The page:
I remember being really amazed when I encountered Nic Roeg's work on the film Performance, which starred Mick Jagger. His cutting techniques had an influence, I believe on the experimental storytelling of comics artists like Jim Steranko.

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    1. The Steranko connection is a fascinating one. I'll have to explore that. What Bowie had forty years ago, at least from my distant vantage point was shock, and I'll grant you that has been absorbed by others with increasingly less effect.

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  3. Really well said & excellent post on your part here, Russ. I particularly liked and agree with this: “It’s hard to remember how revolutionary he was forty or more years ago, because so much of his approach was adapted and incorporated by every one from Punk Rock to Las Vegas acts to fashion designers to art directors.” I would not have guessed at the Steranko influence…Enlightening…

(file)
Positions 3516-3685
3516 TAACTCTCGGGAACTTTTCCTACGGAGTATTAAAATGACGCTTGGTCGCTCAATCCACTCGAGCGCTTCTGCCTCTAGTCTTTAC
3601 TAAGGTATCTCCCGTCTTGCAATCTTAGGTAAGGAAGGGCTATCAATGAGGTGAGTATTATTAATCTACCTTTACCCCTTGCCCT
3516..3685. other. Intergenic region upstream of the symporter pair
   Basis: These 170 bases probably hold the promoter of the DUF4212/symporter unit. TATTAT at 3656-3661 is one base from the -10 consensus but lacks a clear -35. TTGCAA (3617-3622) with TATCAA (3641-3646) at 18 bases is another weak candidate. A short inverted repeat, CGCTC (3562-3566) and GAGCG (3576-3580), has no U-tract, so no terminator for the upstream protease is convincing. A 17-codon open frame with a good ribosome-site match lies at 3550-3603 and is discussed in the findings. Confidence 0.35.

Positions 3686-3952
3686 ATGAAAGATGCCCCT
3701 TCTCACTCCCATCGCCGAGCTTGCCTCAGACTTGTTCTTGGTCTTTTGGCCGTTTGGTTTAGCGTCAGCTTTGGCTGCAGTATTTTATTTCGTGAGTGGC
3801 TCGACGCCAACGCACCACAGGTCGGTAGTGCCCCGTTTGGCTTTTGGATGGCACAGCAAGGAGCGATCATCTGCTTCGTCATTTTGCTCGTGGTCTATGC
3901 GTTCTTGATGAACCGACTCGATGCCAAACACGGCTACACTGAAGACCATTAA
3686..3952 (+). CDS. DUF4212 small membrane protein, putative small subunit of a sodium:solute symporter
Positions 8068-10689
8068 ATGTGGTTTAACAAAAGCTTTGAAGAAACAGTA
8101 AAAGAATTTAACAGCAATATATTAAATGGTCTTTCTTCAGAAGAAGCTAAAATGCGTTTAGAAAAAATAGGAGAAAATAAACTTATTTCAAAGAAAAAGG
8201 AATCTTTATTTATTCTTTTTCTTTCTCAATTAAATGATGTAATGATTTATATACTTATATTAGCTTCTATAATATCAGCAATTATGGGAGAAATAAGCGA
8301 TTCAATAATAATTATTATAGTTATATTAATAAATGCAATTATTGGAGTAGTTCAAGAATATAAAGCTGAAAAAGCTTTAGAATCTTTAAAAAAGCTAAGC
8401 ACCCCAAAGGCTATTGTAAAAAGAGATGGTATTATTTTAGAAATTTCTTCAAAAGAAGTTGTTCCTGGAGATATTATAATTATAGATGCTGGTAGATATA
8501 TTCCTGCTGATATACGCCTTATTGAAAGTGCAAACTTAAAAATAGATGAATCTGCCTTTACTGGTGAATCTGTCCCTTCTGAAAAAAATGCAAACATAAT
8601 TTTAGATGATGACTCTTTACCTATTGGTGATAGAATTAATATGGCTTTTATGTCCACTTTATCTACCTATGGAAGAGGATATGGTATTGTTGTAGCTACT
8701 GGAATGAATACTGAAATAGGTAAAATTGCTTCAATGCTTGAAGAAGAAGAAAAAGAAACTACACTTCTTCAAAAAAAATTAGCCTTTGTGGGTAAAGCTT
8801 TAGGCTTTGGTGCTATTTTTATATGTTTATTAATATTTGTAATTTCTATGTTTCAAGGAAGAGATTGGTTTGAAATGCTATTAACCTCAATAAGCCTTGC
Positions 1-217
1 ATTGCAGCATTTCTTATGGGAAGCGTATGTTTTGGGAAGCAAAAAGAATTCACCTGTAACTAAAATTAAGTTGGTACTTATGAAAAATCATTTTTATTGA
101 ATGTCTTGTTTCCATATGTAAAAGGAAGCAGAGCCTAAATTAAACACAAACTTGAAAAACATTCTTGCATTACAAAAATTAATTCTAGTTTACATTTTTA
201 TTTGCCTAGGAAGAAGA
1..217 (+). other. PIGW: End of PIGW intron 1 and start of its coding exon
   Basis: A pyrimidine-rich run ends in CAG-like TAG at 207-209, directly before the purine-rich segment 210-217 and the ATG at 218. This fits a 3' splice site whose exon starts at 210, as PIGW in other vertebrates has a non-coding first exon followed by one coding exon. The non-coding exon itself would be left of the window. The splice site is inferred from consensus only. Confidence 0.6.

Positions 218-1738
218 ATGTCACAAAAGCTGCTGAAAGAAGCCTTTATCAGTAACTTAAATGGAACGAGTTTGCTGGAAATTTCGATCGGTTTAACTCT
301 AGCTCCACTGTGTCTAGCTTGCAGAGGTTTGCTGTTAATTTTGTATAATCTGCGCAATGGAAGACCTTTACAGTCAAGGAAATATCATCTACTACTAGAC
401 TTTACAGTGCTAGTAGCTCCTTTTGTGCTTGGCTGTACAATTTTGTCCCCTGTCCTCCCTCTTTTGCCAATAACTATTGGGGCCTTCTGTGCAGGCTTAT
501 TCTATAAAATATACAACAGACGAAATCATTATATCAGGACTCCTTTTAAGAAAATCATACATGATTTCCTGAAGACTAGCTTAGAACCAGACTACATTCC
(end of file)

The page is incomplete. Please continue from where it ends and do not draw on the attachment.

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  4. Bowie was an artist. Audio was his canvas and his albums were his art exhibits. In this age of pop music and artists who are created by marketing campaigns, focus groups, and committees, I think Bowie was something remarkable. I don't always like all of his music either, but I always appreciate the mastery of it like I would a piece of artwork in a gallery or museum.

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    1. I think Bowie was successful because he was his own focus group and in control of his own marketing. That's the distinction I'd draw.